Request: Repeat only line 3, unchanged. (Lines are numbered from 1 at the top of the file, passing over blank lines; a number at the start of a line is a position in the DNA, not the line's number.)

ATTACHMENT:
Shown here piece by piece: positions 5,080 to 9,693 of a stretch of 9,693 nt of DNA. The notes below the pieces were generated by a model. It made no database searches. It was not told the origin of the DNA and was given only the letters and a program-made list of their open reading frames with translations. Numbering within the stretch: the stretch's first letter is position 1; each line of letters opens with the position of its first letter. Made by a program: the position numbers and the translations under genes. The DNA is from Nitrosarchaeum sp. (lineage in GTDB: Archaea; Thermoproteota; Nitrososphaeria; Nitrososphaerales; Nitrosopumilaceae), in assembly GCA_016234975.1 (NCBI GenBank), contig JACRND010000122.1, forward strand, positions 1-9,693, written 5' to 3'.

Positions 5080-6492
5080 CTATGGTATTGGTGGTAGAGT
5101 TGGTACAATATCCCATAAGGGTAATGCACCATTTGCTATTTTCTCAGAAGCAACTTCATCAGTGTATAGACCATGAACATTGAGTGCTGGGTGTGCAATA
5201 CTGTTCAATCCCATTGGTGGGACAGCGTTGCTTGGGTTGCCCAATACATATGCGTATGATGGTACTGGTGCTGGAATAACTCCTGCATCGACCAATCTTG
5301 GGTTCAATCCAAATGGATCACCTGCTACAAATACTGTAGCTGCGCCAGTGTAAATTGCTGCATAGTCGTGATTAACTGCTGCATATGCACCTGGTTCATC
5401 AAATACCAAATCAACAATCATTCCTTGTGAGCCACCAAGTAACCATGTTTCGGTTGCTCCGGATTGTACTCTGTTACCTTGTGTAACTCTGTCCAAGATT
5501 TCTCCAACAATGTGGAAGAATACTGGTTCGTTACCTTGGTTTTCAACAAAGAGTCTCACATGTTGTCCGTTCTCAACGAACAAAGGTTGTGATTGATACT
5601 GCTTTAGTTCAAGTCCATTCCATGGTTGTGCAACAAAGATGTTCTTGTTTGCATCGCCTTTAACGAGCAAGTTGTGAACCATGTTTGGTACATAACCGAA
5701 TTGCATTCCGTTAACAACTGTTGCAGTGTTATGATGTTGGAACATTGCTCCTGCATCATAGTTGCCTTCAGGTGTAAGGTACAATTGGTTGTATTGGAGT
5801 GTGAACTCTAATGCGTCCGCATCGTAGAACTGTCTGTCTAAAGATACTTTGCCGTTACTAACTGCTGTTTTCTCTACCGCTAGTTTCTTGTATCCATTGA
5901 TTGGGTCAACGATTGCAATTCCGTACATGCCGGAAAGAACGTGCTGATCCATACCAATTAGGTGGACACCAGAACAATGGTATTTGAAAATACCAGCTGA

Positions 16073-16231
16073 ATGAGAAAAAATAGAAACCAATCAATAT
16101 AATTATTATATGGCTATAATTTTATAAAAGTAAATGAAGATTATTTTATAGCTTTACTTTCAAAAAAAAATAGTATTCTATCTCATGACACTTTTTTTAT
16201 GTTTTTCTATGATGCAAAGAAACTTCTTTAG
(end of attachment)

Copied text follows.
5080 CTATGGTATTGGTGGTAGAGT